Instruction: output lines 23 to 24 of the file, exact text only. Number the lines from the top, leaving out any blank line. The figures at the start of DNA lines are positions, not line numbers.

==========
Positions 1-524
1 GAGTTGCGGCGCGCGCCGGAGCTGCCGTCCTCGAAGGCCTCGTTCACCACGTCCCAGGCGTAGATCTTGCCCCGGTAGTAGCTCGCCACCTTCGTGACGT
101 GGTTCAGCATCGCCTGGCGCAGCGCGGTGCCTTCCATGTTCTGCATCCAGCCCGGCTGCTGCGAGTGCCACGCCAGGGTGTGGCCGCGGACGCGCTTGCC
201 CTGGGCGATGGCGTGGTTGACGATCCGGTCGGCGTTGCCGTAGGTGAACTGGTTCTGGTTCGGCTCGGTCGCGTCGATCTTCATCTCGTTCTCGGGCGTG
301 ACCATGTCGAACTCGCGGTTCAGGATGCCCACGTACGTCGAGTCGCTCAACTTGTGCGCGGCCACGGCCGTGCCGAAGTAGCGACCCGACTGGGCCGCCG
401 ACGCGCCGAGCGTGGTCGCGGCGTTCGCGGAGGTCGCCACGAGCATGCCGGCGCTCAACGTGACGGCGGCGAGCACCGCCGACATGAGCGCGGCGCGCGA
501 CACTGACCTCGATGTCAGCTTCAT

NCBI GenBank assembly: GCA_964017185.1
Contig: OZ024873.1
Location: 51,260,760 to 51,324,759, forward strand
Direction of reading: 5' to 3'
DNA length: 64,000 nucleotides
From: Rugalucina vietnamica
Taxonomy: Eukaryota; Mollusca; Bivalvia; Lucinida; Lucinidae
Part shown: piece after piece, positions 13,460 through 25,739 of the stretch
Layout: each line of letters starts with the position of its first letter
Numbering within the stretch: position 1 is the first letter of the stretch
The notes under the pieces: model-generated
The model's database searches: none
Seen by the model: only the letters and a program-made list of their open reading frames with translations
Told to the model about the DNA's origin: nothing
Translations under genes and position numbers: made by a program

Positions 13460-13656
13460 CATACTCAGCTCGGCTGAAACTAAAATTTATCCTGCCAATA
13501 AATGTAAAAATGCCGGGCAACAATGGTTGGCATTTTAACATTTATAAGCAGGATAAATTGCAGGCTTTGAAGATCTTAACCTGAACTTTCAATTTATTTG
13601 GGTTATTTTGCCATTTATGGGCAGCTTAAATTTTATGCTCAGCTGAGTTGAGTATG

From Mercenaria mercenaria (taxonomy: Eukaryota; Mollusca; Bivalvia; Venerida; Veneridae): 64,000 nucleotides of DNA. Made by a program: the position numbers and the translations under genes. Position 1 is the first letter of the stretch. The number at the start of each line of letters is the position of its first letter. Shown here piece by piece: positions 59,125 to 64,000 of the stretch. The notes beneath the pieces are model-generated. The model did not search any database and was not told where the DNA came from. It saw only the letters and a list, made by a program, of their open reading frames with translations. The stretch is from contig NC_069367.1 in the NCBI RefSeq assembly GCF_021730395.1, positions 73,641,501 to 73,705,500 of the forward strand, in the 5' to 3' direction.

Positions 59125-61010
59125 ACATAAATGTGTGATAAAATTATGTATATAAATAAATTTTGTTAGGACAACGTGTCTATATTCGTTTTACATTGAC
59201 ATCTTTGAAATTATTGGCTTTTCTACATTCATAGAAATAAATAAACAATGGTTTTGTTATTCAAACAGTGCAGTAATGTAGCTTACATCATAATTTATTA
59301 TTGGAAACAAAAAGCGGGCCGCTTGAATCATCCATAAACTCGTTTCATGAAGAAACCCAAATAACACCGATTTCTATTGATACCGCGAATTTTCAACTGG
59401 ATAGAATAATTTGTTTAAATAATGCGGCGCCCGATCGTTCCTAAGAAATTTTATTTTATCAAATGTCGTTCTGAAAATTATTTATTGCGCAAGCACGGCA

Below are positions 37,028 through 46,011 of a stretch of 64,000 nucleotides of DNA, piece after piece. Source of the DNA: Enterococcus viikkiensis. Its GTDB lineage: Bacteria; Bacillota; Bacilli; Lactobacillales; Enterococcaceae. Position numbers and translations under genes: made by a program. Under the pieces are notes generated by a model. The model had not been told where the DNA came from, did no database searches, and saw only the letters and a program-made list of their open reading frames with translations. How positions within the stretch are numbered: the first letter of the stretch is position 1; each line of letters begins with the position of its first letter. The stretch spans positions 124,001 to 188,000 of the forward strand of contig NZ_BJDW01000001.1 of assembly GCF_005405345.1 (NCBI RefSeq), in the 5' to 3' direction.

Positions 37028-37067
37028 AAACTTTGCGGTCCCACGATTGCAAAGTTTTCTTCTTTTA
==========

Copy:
Positions 13460-13656
13460 CATACTCAGCTCGGCTGAAACTAAAATTTATCCTGCCAATA